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Updated: September 11, 2013 03:53 IST

Came all the way from Lahore at the wrong time

Devesh K. Pandey
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Syed Murtaba Raza at the Muzaffarnagar Railway Station on Tuesday. Photo: Sushil Kumar Verma
The Hindu Syed Murtaba Raza at the Muzaffarnagar Railway Station on Tuesday. Photo: Sushil Kumar Verma

Anxious to meet his grandchildren after a long gap of three years, 77-year-old Syed Murtaba Raza boarded the Samjhauta Express from Lahore on September 7, oblivious of the communal riots that had broken out in this district the same day. Dashing all his hopes of a warm reception, co-passengers on a train to Muzaffarnagar informed him that curfew had been imposed and the entire city virtually turned into a fortress.

“I was shocked to know about the communal clashes. The last time I talked to my son, he did not give any such indication. It is so painful to hear that people have been killed in the mindless violence fomented for selfish political interests. The disputes of whatever nature could have been resolved amicably. There was no need for them to take up arms and kill their own brothers …. Now I am stuck at the railway station as, due to curfew, my son cannot pick me up,” said Raza, a retired Pakistani Railway employee.

Raza was born and brought up at Joli, a village on the outskirts of Muzaffarnagar, where communal violence had erupted the day a “khap mahapanchayat” was organised by the Bharatiya Kisan Union.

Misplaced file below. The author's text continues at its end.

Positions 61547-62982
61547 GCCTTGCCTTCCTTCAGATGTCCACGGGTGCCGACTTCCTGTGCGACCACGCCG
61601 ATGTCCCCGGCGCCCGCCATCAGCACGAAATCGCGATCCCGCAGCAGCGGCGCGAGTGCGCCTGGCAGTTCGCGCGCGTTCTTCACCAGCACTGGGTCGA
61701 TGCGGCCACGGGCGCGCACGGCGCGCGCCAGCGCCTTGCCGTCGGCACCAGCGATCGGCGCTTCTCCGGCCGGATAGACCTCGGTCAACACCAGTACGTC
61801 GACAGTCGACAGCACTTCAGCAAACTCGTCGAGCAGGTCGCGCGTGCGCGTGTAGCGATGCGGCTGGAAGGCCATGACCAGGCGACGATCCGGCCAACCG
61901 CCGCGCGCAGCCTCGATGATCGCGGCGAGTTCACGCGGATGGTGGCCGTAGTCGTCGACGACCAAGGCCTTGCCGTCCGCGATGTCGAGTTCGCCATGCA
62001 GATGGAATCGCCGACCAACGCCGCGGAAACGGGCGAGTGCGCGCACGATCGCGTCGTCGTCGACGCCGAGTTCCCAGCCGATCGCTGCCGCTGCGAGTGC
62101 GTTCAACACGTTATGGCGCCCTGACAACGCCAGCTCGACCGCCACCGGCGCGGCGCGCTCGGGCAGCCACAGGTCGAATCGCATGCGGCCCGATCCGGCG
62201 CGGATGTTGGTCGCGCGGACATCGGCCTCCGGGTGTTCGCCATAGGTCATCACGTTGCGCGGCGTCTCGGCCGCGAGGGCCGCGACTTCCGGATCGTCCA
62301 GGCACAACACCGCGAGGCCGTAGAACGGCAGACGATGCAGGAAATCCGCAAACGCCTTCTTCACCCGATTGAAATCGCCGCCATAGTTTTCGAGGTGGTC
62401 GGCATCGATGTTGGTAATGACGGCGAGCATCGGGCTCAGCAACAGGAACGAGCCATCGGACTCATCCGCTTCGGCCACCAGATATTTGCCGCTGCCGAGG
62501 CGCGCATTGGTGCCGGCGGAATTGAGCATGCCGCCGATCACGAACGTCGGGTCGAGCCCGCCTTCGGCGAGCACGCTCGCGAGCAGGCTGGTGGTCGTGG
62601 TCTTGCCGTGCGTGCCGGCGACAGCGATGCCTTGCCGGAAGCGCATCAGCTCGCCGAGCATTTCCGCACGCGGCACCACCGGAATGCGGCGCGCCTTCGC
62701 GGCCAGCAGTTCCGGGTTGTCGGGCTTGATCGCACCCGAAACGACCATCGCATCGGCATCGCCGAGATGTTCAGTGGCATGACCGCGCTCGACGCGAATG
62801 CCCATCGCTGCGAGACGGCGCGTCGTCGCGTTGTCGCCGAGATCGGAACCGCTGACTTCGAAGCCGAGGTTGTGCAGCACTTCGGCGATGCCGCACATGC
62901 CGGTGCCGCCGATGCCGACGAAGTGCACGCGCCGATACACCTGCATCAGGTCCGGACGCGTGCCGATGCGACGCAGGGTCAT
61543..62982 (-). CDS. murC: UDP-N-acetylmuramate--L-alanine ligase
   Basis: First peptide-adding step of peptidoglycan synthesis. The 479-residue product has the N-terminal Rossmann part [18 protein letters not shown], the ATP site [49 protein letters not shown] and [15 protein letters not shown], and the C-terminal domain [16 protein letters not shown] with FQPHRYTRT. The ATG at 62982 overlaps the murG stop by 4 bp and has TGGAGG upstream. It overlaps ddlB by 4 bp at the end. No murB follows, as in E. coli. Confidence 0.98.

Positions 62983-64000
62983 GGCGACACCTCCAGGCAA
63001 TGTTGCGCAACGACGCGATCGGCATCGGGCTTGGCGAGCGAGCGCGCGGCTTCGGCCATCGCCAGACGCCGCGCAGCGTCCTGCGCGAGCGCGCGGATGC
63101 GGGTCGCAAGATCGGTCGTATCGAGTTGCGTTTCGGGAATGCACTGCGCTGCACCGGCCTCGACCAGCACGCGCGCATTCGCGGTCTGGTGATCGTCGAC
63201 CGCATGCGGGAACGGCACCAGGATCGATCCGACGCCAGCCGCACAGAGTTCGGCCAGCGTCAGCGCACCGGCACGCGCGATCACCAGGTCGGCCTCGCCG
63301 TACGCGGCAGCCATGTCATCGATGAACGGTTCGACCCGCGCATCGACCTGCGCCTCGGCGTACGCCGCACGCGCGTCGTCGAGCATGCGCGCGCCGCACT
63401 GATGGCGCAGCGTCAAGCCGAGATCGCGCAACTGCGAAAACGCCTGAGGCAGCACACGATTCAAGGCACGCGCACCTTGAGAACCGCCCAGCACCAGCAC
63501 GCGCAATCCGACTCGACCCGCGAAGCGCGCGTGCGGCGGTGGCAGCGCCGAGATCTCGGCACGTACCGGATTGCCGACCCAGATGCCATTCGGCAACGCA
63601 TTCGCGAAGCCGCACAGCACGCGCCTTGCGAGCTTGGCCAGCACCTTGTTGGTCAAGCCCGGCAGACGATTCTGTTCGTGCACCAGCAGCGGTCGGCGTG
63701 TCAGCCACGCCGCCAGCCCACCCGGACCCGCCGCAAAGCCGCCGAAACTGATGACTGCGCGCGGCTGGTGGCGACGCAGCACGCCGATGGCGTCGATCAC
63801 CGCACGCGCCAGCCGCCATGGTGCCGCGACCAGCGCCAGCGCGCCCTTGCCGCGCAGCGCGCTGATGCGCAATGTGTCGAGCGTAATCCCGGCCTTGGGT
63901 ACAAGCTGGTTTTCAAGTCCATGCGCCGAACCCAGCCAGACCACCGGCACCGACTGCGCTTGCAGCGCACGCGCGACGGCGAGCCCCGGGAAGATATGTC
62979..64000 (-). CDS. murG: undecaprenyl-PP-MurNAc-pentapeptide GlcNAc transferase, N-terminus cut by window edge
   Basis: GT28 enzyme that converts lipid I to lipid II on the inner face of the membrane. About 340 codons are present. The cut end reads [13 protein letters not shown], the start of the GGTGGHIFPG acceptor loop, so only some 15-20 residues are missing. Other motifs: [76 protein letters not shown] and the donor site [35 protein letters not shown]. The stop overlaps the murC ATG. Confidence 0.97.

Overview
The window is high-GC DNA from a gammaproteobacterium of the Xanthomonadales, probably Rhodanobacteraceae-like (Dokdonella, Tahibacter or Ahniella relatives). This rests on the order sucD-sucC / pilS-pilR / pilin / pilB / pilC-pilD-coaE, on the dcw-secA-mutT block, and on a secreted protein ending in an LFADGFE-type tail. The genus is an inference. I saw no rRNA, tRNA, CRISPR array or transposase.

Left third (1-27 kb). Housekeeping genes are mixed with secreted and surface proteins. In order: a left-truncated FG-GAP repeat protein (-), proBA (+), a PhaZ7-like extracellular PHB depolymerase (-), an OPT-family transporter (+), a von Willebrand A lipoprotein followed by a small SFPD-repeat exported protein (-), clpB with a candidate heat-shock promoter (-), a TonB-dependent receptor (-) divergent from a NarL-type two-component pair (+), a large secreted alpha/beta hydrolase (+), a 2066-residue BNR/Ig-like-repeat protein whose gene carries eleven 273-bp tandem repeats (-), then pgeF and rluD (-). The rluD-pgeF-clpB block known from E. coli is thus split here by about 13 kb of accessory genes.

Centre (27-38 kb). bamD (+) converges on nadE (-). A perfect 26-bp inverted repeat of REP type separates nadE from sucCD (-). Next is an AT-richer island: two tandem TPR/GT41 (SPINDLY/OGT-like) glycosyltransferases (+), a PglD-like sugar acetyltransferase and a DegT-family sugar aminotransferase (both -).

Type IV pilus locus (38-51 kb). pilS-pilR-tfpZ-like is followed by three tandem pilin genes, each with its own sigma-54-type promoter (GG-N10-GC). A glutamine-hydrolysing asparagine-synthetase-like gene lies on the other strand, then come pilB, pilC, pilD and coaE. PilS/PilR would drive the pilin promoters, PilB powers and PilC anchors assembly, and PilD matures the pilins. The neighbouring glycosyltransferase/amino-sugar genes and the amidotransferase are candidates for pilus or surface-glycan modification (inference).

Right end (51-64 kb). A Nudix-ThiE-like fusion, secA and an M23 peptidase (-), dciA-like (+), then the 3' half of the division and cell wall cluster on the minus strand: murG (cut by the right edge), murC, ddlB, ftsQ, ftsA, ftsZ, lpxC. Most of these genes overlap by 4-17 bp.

Raza, who last visited his son in 2010, said he had no intention of becoming a Pakistani citizen when he left for Karachi way back in 1957.

“I had gone there on a three-month visa to attend the last rites of my close relatives who were killed in a house collapse. Days before the visa was to expire, I was instructed by the Pakistani authorities to leave. I then paid farewell visits to my relatives, one of whom introduced me to her husband. He was a high-ranking officer in the armed forces. The influential officer took me to a government department and at his instance the officials prepared my citizenship papers in no time. Back in Pakistan, I have a son, grandchildren and several other relatives who had migrated after the Partition,” he said, showing his Pakistani passport.

Police personnel, who spotted Raza loitering on the railway platform, enquired about the purpose of his visit and helped him contact his son on the phone.


Curfew relaxation comes as a breather September 10, 2013

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